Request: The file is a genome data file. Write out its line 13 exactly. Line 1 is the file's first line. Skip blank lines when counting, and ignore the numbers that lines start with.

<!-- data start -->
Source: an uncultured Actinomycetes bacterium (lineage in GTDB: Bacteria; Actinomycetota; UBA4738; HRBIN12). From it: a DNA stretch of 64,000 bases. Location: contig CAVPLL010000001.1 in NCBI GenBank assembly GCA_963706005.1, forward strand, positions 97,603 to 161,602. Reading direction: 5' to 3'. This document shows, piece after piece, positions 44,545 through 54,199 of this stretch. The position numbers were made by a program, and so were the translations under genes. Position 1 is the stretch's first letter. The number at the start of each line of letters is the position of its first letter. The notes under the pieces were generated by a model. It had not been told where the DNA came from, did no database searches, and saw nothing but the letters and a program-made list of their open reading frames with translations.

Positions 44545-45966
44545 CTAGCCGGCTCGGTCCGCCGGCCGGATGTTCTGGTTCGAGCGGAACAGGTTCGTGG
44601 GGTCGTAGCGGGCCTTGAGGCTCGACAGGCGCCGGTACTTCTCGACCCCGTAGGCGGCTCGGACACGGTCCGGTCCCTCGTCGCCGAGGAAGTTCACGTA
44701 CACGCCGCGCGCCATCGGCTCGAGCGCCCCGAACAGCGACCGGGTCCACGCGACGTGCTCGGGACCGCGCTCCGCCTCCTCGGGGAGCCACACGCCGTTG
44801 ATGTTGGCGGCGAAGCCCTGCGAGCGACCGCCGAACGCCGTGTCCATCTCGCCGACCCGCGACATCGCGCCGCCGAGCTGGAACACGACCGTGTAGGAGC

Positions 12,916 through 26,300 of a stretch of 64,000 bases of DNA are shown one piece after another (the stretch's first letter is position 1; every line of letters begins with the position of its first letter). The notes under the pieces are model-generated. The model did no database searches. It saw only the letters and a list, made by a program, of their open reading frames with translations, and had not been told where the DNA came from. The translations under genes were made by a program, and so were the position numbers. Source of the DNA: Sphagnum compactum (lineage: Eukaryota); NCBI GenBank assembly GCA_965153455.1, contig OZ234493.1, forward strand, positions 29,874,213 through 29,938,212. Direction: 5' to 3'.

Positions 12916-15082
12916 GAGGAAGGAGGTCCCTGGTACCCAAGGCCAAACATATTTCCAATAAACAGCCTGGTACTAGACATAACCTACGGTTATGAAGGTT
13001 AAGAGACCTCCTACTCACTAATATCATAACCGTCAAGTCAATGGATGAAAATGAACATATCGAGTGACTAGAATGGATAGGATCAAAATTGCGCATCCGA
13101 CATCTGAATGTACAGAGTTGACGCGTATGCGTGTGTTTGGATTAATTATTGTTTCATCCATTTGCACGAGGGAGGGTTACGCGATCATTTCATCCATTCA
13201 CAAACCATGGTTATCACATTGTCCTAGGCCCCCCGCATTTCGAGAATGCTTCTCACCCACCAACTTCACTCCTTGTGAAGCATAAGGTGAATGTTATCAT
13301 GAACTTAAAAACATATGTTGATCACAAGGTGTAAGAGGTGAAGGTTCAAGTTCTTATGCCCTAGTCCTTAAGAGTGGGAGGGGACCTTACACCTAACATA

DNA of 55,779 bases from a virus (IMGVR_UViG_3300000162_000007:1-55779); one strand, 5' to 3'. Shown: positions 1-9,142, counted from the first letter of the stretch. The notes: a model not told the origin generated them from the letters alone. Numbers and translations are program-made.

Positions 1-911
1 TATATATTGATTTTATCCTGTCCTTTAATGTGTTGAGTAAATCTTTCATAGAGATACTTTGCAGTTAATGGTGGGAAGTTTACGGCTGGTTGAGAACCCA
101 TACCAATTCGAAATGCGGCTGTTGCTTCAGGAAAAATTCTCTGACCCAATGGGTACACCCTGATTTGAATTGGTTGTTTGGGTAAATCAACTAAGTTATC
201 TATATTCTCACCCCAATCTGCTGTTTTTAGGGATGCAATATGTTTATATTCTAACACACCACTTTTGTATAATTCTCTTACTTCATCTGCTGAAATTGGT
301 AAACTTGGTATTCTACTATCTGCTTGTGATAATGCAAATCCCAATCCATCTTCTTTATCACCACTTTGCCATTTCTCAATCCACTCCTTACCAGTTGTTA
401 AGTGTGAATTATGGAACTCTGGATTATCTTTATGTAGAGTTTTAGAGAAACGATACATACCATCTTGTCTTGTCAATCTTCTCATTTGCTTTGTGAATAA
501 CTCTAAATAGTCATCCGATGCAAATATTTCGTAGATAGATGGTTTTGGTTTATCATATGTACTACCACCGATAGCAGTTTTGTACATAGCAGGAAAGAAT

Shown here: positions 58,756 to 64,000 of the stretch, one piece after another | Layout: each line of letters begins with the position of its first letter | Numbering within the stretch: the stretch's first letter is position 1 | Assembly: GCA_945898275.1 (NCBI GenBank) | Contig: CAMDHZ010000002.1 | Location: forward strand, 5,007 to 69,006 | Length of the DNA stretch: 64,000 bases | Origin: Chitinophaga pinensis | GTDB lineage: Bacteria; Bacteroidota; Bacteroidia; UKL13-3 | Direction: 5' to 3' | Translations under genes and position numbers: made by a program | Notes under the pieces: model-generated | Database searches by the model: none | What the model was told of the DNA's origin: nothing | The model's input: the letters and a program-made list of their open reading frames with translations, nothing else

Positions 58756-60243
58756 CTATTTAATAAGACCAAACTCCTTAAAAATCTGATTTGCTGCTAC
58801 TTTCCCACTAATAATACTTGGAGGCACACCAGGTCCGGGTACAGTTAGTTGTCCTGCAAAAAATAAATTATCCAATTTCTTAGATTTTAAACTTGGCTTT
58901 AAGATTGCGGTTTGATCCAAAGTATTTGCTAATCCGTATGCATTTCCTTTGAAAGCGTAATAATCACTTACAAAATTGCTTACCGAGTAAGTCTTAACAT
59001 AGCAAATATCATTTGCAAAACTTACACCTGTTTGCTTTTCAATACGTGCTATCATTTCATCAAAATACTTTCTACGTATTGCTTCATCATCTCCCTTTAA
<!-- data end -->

13301 GAACTTAAAAACATATGTTGATCACAAGGTGTAAGAGGTGAAGGTTCAAGTTCTTATGCCCTAGTCCTTAAGAGTGGGAGGGGACCTTACACCTAACATA